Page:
In pursuit of its policy of easing foreign direct investment without jeopardising local content considerations, the federal government has said it has granted 12,000 expatriate quota licences to foreigners seeking to work in Nigeria.
The minister of Interior, Ogbeni Rauf Aregbesola, who gave the figure yesterday at the ongoing 6th edition of the annual Kaduna Economic Investment, in Kaduna, added that no fewer than 2,000 applications from companies have been processed.
Aregbesola who explained that the ministry from inception till date has handled 14,690 companies and granted 126,893 quota licences to expatriates said from August 2019 till date, the ministry has registered more than 2,000 companies, while over 12,000 expatriates have been given permits to work in Nigeria.
The minister said, “We now handle applications with dispatch and will encourage any firm or organisation with genuine need for expatriates to bring their applications. We shall accord it with the required courtesy.”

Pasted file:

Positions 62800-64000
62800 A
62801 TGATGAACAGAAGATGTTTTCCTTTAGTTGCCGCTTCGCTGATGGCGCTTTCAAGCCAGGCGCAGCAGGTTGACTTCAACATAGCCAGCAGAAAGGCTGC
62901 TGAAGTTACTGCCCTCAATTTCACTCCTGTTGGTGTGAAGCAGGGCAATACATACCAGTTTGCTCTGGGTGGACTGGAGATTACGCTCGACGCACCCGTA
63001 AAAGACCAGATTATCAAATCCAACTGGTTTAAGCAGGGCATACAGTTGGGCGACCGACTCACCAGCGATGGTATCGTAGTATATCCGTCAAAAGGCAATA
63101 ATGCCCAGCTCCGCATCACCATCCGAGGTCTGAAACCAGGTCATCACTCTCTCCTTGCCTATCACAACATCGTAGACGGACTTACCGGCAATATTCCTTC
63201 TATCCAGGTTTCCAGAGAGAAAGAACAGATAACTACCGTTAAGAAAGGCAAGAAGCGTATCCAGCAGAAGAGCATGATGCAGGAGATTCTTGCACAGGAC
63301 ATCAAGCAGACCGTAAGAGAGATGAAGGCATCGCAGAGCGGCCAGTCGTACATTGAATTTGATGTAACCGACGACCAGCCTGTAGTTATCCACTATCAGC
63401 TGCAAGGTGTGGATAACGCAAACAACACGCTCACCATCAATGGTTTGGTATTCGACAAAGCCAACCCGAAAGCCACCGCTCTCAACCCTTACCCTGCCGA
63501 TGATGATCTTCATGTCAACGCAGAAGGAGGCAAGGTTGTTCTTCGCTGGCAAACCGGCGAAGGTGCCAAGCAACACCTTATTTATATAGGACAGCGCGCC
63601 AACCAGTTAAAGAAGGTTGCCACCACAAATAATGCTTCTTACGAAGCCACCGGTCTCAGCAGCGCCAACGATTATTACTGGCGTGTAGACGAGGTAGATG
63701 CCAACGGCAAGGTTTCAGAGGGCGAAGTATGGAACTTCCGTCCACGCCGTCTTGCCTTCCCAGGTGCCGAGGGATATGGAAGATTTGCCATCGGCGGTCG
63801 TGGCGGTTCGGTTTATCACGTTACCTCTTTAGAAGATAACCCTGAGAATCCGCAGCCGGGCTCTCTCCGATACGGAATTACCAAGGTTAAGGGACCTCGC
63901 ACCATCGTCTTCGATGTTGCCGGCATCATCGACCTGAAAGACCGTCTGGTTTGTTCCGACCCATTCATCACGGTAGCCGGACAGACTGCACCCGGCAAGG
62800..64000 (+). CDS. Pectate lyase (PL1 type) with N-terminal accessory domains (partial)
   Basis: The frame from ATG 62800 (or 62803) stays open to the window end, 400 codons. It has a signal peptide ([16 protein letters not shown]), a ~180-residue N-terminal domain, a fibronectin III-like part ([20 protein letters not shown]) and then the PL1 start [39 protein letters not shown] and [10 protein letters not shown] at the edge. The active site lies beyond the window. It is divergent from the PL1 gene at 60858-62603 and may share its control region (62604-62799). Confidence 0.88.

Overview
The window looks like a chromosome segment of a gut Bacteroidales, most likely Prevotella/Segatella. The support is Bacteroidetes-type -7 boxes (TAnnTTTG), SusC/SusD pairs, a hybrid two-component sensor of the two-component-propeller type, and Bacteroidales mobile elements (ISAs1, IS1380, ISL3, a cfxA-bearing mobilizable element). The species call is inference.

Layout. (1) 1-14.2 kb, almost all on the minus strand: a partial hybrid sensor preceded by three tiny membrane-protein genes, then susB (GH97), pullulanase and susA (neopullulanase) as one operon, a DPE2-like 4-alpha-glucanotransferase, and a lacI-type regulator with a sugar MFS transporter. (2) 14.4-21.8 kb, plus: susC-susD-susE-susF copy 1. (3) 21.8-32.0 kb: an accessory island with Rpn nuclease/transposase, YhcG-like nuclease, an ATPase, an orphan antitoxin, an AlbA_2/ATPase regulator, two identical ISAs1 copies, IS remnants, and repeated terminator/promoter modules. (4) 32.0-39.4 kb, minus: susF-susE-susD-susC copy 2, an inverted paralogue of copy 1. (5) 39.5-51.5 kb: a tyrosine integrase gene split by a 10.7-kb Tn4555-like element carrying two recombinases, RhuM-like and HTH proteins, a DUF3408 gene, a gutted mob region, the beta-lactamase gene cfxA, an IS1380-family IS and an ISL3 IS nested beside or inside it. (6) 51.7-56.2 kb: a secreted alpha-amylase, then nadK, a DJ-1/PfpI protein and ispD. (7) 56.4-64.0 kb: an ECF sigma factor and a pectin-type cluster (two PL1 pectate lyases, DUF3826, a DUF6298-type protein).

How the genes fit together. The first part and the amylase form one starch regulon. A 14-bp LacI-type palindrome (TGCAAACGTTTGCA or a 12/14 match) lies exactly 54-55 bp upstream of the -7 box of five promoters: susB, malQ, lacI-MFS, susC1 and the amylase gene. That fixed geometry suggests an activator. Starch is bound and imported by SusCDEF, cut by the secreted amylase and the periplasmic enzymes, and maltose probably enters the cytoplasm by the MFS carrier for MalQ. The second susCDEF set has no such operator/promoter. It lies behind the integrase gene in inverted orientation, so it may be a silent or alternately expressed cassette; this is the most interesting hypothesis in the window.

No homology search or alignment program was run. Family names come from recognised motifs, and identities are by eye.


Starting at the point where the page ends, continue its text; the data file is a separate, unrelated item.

He reiterated that Nigeria is still a good and profitable investment haven, even in the face of security challenges.
“In spite of the challenges we have faced, it might interest us to know that Nigeria is still an investor’s dream where there is abundant raw materials, highly skilled and affordable workforce and the largest market for goods and services in Africa. The return on investment has always been mouth-watering”.
Aregbesola commended the Kaduna State government, Nigerian Investment Promotion Commission (NIPC) and the Nigerian Economic Summit Group (NESG) for organising the summit and choosing the topic, ‘Towards a sustainable knowledge-based economy’.
According to him, there has been a paradigm shift from comparative advantage to competitiveness.
He said with the latest development, knowledge and innovation will continue to drive business in the foreseeable future, even as he asked Nigerian entrepreneurs to invest in knowledge, innovation and cutting edge technologies.
The minister noted the nexus between security and the economy, stating that security is a critical factor in economic production.
His words: “No economic activity can take place successfully in an insecure environment. This is where the government comes in. As we all know, we have had some security challenges in the past, but we are overcoming them and hopefully they will soon be a thing of the past, given the government’s renewed onslaught on the problem. The environment must be enabled for business.”